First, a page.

A small change that made a big difference at the Symposium this year was reflected in efforts to attract attendees to use and interact with our photocall (aka “photobooth” for our non-Spanish amigos). Over the years our photocalls started to fade into the background and attendees were no longer excited to take their selfies with them.

In Spain, a Photocall — everywhere else, a Photobooth
In Spain, a Photocall — everywhere else, a Photobooth

It needed to be in front of the cameras again this year at Symposium. It’s a natural opportunity for social media sharing and event hashtag use by attendees, and we didn’t want to let it slip by another year. We created a cutout of the Liferay Symposium Anniversary logo that attendees could pick up and pose with. This quick, simple, and inexpensive change created the desired impact and increased the attendees’ excitement around our photocall.

4. Communicate, communicate, and then communicate some more

Whether it’s with your fellow designers, marketing folks, event planners, or vendors, always follow up with all teams you work with. Do not assume. It’s likely they are juggling just as many tasks as you are, and things can get dropped. A continuous flow of conversation throughout the process can quickly bring to attention and clear up any misunderstandings before they get too far along. This can be accomplished by setting recurring check-ins and keeping documentation on plans and tasks open to the entire event collaboration team.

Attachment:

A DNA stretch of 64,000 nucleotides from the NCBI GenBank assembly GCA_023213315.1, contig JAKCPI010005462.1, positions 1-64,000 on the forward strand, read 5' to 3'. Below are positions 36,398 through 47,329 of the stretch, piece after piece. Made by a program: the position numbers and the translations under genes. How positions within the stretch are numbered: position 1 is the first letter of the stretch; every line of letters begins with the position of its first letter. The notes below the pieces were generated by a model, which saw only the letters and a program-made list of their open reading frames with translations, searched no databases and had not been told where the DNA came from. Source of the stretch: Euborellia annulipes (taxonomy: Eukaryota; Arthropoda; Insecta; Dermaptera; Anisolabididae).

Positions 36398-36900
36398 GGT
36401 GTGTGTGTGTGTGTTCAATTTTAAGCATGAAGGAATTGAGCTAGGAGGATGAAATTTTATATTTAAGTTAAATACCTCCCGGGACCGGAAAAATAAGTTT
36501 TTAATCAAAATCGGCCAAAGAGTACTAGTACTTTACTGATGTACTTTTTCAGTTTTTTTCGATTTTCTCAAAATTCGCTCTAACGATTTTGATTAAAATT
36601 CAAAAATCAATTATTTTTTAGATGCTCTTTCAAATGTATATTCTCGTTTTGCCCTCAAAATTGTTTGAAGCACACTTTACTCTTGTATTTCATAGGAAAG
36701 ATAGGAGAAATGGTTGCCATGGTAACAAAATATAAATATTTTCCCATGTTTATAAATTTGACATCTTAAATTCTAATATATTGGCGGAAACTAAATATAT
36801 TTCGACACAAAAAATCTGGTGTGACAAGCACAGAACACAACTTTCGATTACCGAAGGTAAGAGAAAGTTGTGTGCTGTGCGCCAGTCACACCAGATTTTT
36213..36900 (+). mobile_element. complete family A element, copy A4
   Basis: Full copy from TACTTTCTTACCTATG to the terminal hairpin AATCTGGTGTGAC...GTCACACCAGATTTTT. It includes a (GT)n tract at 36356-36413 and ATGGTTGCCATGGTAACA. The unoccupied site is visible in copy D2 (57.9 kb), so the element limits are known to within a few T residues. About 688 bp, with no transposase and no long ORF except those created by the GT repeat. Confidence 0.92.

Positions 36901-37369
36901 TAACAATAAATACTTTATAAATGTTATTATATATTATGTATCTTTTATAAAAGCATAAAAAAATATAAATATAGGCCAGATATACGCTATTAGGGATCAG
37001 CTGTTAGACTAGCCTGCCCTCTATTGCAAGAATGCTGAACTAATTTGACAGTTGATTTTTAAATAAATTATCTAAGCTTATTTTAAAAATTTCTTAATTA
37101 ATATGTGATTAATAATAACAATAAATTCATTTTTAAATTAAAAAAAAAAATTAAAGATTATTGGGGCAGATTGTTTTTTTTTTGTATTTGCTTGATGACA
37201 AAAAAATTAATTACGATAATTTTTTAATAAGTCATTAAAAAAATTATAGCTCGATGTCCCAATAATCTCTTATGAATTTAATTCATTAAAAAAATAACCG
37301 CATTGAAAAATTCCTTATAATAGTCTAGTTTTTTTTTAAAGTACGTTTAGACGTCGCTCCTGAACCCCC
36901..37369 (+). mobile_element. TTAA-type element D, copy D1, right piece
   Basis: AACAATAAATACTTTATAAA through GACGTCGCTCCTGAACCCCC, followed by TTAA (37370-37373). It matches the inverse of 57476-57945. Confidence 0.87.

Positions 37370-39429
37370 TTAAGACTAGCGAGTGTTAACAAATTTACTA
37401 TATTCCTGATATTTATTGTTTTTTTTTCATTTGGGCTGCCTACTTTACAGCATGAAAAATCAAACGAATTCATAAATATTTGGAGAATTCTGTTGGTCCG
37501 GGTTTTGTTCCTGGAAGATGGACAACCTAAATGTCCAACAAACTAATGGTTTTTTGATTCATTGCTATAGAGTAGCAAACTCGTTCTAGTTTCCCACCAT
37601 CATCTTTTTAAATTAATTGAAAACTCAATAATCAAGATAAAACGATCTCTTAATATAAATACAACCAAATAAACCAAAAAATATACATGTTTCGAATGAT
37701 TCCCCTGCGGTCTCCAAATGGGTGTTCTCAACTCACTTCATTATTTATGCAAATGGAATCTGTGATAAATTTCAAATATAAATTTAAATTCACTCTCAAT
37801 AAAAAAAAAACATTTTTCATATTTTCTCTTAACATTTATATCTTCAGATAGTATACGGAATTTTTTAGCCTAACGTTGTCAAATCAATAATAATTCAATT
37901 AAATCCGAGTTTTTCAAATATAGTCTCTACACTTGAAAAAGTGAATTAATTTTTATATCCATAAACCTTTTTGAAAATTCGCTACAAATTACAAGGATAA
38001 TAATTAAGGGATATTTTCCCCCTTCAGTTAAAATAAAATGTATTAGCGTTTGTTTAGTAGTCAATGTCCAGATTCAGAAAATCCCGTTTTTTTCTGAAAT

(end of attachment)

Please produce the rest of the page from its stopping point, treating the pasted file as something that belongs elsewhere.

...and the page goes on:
5. Stay vigilant at the venue

The day has come and you're almost there! It’s really exciting to see all your hard work come together.

When finally on-site, all your attention is on setting up and supervising the assembly. Keep your eyes on the details to ensure that everything is as you designed. Often times, labor laws are such that you are not allowed to physically set up anything yourself. It’s up to the vendors or contracted laborers to take care of it. Their jobs may be to set it up, but your job is to make sure it’s set up correctly. Don’t be afraid to ask for things to be adjusted or moved over a smidge (or whichever unit of measurement you’d prefer). Your well-intentioned coworkers may even take it upon themselves to “fix” issues that pop up during the event, so be on the lookout for these and let them know in advance how you can be contacted if your design expertise is needed in emergencies.

We had to ask the venue to replace the cubic seats to match the cylindrical ones.
We had to ask the venue to replace the cubic seats to match the cylindrical ones.

It's also important to enjoy watching your work become a reality. Celebrate the team for the collective hard work that was put into this event!

6. Reflect after the event

Highlight the good, the bad, and the ugly, and revisit that list of improvements.

Now is the time to regroup and review how the event matched up to the expectations that were set when planning first started. Meet with your fellow designers first to gather thoughts and ideas from the designer’s perspective. Don’t forget the list of improvements created in tip 3! These ideas will be useful when preparing for the next event and can be contributed to in any post-mortem meetings with marketing.

With over 600 attendees, it was our largest ever Liferay event!
With over 600 attendees, it was our largest ever Liferay event!

The Liferay Symposium Spain was amazing, reaching an all-time high in attendance numbers. With this in mind, we are motivated to keep improving in the coming years and hope to deliver a better experience with each event.